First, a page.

When artist Alexandra Grant, 46, accompanied Keanu Reeves, 55, to the LACMA Art + Film Gala earlier this month, it sent the media into a frenzy. While The Matrix actor was hailed as a hero for dating someone his own age (he’s actually nine years older), Grant, whose work is part of the collection at the Los Angeles County Museum of Art, was mistaken for Helen Mirren (who at 74 is 28 years older).
The reason? Grant had let her hair go naturally gray, highlighting (no pun intended) the fact that when it comes to women’s appearances, and in particular their hair, ageism is alive and well in Hollywood.
“It is unusual to see someone in their 40s completely gray, but by that age most people do have some,” says George Papanikolas, a colorist at Andy Lecompte, whose clients include Carice van Houten (43), Penélope Cruz (45) and Camila Alves (37). “Maybe if everyone else stopped coloring their hair the contrast wouldn’t be so shocking, but if all of your peers are dyeing their hair, it is.”
Grant, with her head of sleek silver hair, certainly stood out at the event amongst her peers. A quick scan through the red carpet arrival photos showed that while many of the attendees at the gala were between the ages of 45 and 74 — Salma Hayek (53), Laura Dern (52) and Naomi Campbell (49) — and many had gray hair, including host Michael Govan (56), honoree Alfonso Cuarón (57) and presenter Will Ferrell (52), if one had placed the two groups in a Venn diagram, the only woman in both categories would have been Grant.
For colorist Kadi Lee, co-owner of Highbrow Hippie, who counts Olivia Colman (45), Julia Roberts (52) and Diane von Furstenberg (72) among her clients, the hoopla surrounding Grant’s silver mane hit a nerve. “I had just read an interview with Katie Couric in The New York Times and there was a quote that jumped out at me and had seriously been bothering me ever since,” she says. “Couric said that only 15 percent of media images feature people over the age of 50, and I felt really shocked. As part of the beauty industry, we post a lot of our work on Instagram and, scrolling through it, you see a lot of beachy waves and blonde hair, while we kind of erase older women. I began to wonder if I was a part of this problem.”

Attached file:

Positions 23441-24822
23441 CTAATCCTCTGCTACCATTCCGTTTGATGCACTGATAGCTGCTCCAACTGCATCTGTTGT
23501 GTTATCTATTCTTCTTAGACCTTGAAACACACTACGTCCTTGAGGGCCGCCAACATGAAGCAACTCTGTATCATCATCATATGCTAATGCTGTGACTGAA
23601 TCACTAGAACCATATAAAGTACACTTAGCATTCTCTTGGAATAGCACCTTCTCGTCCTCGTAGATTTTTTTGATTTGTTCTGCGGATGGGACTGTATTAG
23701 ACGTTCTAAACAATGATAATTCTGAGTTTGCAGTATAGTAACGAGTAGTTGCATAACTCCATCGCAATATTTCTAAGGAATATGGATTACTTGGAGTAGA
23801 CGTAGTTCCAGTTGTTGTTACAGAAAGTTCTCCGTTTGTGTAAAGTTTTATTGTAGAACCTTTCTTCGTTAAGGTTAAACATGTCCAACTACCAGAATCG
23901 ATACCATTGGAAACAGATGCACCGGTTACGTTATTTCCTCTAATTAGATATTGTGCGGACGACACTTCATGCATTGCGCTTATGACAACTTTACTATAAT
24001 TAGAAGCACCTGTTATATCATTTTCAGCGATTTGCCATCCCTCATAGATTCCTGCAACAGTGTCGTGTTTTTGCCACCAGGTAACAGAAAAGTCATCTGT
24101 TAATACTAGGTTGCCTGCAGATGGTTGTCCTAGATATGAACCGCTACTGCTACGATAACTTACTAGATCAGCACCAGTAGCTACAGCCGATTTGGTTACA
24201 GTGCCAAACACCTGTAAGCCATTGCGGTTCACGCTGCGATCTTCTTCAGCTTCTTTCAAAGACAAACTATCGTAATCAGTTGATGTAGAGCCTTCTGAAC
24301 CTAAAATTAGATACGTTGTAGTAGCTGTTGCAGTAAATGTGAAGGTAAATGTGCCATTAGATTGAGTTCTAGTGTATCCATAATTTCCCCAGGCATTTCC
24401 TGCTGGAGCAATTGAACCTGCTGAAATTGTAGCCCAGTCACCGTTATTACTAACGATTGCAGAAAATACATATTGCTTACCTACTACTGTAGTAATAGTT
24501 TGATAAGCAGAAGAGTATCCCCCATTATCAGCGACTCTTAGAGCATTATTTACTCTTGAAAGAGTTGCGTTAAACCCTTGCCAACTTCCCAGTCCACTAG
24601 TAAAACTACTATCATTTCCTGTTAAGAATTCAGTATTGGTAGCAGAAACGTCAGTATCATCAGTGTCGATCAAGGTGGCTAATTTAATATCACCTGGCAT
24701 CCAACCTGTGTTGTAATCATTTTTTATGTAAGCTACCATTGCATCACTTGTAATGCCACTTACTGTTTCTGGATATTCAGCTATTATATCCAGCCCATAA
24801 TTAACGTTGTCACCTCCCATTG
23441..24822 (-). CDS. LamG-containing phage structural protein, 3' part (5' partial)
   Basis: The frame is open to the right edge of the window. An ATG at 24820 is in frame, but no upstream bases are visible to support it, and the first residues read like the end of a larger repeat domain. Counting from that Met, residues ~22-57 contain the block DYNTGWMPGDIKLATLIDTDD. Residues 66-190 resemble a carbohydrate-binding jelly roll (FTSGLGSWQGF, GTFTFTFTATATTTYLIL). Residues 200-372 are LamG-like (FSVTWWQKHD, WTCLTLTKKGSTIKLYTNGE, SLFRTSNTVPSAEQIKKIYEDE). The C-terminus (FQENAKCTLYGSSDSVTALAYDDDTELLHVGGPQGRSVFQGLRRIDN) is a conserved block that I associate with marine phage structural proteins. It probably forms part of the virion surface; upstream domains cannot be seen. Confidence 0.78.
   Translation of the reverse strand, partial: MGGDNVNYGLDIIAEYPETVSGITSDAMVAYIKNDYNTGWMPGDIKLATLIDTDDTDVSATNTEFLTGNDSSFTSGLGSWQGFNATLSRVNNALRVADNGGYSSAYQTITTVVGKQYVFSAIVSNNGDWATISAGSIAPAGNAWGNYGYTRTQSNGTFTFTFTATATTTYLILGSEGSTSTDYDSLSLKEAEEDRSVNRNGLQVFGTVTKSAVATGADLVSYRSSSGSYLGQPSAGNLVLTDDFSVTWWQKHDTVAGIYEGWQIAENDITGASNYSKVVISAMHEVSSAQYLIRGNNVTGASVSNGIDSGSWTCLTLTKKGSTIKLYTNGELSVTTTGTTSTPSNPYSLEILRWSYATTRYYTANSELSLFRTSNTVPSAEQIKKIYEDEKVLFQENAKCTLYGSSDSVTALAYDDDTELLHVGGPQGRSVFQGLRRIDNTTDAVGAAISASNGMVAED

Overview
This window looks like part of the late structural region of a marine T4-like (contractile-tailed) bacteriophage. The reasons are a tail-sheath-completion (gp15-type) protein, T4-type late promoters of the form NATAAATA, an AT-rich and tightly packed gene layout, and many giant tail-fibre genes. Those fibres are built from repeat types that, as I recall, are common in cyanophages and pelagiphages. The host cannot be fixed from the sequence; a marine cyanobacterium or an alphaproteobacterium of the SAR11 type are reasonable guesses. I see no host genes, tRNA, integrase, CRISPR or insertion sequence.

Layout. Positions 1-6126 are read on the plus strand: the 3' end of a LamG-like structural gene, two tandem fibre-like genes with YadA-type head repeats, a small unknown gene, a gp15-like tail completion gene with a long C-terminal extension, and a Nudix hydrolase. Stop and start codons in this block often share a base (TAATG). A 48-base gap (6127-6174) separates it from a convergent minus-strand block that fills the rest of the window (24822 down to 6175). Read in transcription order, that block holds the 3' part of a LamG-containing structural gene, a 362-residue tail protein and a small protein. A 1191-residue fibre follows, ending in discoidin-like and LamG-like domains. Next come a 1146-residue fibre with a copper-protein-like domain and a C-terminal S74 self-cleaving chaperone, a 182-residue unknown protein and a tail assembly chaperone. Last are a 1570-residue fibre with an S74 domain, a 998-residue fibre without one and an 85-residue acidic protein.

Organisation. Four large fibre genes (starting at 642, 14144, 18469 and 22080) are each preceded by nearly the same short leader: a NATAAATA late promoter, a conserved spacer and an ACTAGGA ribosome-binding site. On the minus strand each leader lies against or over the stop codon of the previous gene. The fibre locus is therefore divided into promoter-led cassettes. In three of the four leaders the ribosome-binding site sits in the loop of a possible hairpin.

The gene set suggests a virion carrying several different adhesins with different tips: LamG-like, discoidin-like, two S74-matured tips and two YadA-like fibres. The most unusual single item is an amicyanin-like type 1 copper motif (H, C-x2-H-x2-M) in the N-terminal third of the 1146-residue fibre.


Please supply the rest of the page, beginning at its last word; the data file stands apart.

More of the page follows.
Lee decided to do a deep dive into her media feed and found that 68 percent of the images she has posted were of women over 40. “I came out feeling pretty good about it,” she says. But that doesn’t mean she doesn’t encounter problems in the salon related to older women’s visibility in the media every day. “Because older women aren’t represented, they come into the salon with inspiration photos of a much younger person, creating this snowball effect. We all have to step it up and start posting women of all ages.”
For many colorists that starts at home. “I don’t have time to color my hair. It’s not a priority,” says Tracey Cunningham, colorist and co-owner of Meche, who counts Jennifer Lopez (50), Heidi Klum (46), Charlize Theron (44) and Sarah Paulson (44) among her clients. “I think gray hair is beautiful. It’s fucking freedom.” That said, Cunningham has clients who come in every week to cover their grays, men included. “I have a lot of male clients who dye their hair because they don’t want to be the old person in the room at work,” she says. “Having a 30-year-old boss can do that.”
But age doesn’t always correlate with going gray, says Sarah Conner, a colorist at Mare Salon (and the force behind Paris Hilton’s blonde mane). “Gray hair has less to do with age than with genetics,” she says. “I have 20-year-old clients with gray hair and 40-year-old clients with none but, at the same time, there is a fear among my older clients that gray hair is aging; meanwhile, 20-year-olds come in to have their hair bleached and toned gray. It’s so silly. The thing people seem to be most scared of is just being themselves.”